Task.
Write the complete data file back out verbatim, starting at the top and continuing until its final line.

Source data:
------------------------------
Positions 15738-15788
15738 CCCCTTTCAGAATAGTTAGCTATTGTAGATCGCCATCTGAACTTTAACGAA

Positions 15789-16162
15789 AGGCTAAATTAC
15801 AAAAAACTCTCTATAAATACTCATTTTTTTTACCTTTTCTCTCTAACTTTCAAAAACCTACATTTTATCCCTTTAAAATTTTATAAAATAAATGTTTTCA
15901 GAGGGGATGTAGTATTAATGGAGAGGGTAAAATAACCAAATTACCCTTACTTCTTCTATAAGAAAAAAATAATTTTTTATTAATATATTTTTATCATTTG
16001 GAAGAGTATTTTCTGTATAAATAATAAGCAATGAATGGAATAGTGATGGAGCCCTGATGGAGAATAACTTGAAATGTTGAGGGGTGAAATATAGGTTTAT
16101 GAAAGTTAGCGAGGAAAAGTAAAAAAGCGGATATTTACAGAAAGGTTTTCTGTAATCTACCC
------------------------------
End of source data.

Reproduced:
Positions 15738-15788
15738 CCCCTTTCAGAATAGTTAGCTATTGTAGATCGCCATCTGAACTTTAACGAA

Positions 15789-16162
15789 AGGCTAAATTAC
15801 AAAAAACTCTCTATAAATACTCATTTTTTTTACCTTTTCTCTCTAACTTTCAAAAACCTACATTTTATCCCTTTAAAATTTTATAAAATAAATGTTTTCA
15901 GAGGGGATGTAGTATTAATGGAGAGGGTAAAATAACCAAATTACCCTTACTTCTTCTATAAGAAAAAAATAATTTTTTATTAATATATTTTTATCATTTG
16001 GAAGAGTATTTTCTGTATAAATAATAAGCAATGAATGGAATAGTGATGGAGCCCTGATGGAGAATAACTTGAAATGTTGAGGGGTGAAATATAGGTTTAT
16101 GAAAGTTAGCGAGGAAAAGTAAAAAAGCGGATATTTACAGAAAGGTTTTCTGTAATCTACCC